Permie-paralysis – it’s deep and it’s real. It’s the state of having acquired from your permaculture design course (PDC) so much useful information, with so many applications and possibilities, that you are completely overwhelmed.
I felt that way for a long time after finishing my PDC (with Verge Permaculture) until, recently, I decided on a plan. It’s not the grand permaculture garden plan I envisaged, but it’s a plan.
What was the grand permaculture garden plan I had in mind, you ask? Well, I’d convert our entire 56 by 32 foot vegetable garden into a food forest containing all seven plant layers, from ground cover to canopy.
The problem is, I don’t feel as though I have had enough time to observe the garden and surrounding areas. We moved to BC in September and haven’t experienced a spring yet at Big Calm. How am I supposed to confidently plant a permaculture garden/food forest?
And, despite my plans to have complete permaculture garden design ready-to-go for spring, life got in the way. We’ve simply been too busy developing Big Calm and the Shangri-loft to also plan a permaculture garden.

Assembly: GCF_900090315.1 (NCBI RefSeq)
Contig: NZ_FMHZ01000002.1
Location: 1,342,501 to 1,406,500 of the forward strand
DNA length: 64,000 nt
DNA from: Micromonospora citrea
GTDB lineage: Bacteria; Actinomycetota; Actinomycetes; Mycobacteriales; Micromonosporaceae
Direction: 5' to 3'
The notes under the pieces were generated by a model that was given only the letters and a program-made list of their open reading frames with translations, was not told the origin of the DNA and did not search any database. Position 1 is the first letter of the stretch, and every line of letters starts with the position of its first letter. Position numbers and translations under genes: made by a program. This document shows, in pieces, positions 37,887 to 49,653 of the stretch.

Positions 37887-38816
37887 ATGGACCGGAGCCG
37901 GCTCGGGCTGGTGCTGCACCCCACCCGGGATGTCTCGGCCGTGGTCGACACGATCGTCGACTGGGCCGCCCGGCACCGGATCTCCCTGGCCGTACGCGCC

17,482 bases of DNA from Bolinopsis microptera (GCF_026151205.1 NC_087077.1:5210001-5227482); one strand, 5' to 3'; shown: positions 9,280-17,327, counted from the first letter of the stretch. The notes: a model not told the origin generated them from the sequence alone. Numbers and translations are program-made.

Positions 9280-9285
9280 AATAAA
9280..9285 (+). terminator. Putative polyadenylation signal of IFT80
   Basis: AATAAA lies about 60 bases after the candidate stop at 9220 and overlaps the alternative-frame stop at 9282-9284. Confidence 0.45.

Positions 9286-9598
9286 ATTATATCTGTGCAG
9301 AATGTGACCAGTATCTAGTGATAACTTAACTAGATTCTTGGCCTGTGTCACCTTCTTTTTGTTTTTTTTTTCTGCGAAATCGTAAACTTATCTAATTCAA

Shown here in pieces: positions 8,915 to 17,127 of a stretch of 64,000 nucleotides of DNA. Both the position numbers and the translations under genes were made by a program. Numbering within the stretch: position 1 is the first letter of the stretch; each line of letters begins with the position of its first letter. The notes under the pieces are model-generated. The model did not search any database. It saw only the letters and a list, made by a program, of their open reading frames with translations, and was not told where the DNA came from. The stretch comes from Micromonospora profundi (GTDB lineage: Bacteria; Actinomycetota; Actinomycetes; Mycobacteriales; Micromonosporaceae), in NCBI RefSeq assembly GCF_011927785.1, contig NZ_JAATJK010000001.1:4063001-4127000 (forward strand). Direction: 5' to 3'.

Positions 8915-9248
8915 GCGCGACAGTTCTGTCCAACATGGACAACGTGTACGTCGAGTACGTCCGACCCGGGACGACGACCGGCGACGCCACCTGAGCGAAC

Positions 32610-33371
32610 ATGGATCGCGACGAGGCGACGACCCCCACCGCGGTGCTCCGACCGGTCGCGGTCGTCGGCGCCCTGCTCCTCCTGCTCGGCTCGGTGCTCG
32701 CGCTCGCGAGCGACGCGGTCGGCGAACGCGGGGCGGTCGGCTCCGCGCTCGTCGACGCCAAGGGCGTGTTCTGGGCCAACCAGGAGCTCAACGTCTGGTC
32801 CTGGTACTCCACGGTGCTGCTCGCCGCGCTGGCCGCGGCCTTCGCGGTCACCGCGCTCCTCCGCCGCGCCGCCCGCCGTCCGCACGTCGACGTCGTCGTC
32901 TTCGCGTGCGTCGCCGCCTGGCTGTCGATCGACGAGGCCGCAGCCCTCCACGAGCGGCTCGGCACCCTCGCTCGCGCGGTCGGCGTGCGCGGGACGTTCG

And so arose the revised, more reasonable plan: plant only annuals this year, saving any permanent decisions until next year, when I have observed the garden through the growing season and have had time to think about what I want to include in my permaculture garden/food forest.
But, that doesn’t mean I can’t still incorporate permaculture design. This year will be an experiment with annual cover crops (crimson clover) and pest control species (alyssum) grown among vegetables. I highly recommend the West Coast Seeds catalog, which has all of the information one needs to decide on which cultivars to choose.
This approach does take some pressure off, because in this case, I think it’s the right one. Plus, it will give me time to work on other things for Big Calm, like (warning: shameless plug) these awesome permaculture-inspired Big Calm t-shirts available to purchase.
Power to the permies!